This may be an Anglicized form of Gaelic Ó Hearghaill ‘descendant of Earghall’, a variant of Ó Fearghail (see Farrell).
Hussey English, Irish
As an English surname, it comes from two distinct sources. It is either of Norman origin, derived from Houssaye, the name of an area in Seine-Maritime which ultimately derives from Old French hous "holly"; or it is from a Middle English nickname given to a woman who was the mistress of a household, from an alteration of husewif "housewife"... [more]
Hussie English, Irish
Variant of Hussey. A notable bearer is American webcomic author/artist Andrew Hussie (1979-).
Idreius Celtic
“Like the ocean; Unpredictable.”... [more]
Ifans Welsh
Derived from Welsh ap Ifan meaning "son of Ifan". A famous bearer is Welsh actor and musician Rhys Ifans (1967-), born Rhys Owain Evans.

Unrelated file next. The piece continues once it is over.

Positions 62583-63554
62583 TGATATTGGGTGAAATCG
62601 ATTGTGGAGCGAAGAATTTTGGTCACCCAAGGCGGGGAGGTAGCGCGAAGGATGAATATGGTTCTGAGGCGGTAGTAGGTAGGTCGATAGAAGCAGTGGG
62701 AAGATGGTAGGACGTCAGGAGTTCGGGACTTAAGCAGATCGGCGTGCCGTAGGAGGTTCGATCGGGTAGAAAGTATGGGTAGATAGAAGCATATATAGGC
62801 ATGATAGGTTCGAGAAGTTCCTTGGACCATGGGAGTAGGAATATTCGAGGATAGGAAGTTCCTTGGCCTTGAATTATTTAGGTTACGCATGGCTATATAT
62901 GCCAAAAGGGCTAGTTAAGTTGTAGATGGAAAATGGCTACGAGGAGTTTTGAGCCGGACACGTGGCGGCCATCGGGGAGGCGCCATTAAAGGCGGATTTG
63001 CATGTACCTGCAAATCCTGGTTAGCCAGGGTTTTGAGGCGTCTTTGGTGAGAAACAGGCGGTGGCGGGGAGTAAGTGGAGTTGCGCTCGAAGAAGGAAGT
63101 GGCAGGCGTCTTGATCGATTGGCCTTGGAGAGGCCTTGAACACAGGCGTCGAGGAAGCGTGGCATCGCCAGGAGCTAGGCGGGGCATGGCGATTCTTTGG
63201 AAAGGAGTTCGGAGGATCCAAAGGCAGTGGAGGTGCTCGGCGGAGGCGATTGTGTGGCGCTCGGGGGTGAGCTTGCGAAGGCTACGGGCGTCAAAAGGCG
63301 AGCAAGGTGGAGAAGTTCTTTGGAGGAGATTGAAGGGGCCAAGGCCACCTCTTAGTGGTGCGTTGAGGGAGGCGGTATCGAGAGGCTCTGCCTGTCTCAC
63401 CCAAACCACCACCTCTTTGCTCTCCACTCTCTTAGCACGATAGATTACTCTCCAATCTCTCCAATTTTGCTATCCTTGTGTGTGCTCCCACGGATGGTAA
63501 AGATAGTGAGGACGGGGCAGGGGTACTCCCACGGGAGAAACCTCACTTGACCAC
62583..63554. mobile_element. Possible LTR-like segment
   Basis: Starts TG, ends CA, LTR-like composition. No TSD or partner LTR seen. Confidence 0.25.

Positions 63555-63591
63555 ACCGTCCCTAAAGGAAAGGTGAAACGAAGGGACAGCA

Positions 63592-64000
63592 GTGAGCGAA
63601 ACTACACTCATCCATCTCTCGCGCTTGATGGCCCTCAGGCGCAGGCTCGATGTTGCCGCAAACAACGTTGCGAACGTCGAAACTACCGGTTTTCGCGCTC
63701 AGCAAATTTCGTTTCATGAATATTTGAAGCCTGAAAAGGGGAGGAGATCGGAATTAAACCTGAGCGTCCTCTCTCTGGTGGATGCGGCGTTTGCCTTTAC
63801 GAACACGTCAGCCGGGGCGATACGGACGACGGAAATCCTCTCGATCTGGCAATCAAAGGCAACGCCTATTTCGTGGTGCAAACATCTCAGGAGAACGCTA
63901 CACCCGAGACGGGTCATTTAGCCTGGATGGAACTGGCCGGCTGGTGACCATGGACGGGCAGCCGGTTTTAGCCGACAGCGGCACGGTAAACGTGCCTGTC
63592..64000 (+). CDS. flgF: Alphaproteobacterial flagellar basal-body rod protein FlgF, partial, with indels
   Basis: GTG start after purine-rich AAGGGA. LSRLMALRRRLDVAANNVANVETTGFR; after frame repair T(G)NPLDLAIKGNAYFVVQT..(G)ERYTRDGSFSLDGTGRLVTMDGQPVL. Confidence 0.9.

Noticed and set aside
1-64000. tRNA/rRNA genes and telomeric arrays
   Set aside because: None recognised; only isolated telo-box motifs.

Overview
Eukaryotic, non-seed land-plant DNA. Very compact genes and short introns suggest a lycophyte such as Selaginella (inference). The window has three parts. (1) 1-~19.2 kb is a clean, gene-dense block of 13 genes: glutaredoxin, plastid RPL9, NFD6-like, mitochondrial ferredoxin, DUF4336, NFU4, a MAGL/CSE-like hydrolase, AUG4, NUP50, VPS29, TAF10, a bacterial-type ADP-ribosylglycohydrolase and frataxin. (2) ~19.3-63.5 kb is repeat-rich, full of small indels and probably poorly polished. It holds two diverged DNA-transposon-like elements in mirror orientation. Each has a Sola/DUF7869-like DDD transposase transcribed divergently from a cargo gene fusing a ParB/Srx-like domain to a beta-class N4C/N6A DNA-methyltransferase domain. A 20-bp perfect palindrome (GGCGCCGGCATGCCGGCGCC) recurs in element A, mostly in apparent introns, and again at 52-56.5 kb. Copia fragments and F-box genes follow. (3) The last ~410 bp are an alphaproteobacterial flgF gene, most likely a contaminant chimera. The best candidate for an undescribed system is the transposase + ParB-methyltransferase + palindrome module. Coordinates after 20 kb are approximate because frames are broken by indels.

Inan English, Irish
Possibly a variant of Dunn.
Isaac Jewish, English, Welsh, French
Derived from the given name Isaac.
Iwan Welsh
Derived from the given name Iwan.
Jago Cornish
A patronym, Jago is the Cornish for James/Jacob but is most commonly found as a surname. It’s use as a surname dates back to the early 13th Century.... [more]
Jehan French, Breton
From the medieval given name Jehan.
Jenks English, Welsh
English (also found in Wales) patronymic from the Middle English personal name Jenk, a back-formation from Jenkin with the removal of the supposed Anglo-Norman French diminutive suffix -in.
Joines English, Welsh (?)
From a (Midlands English) dialectal variant of Jones.
Kain Irish
Variant of Kane.
Kane Irish, Norwegian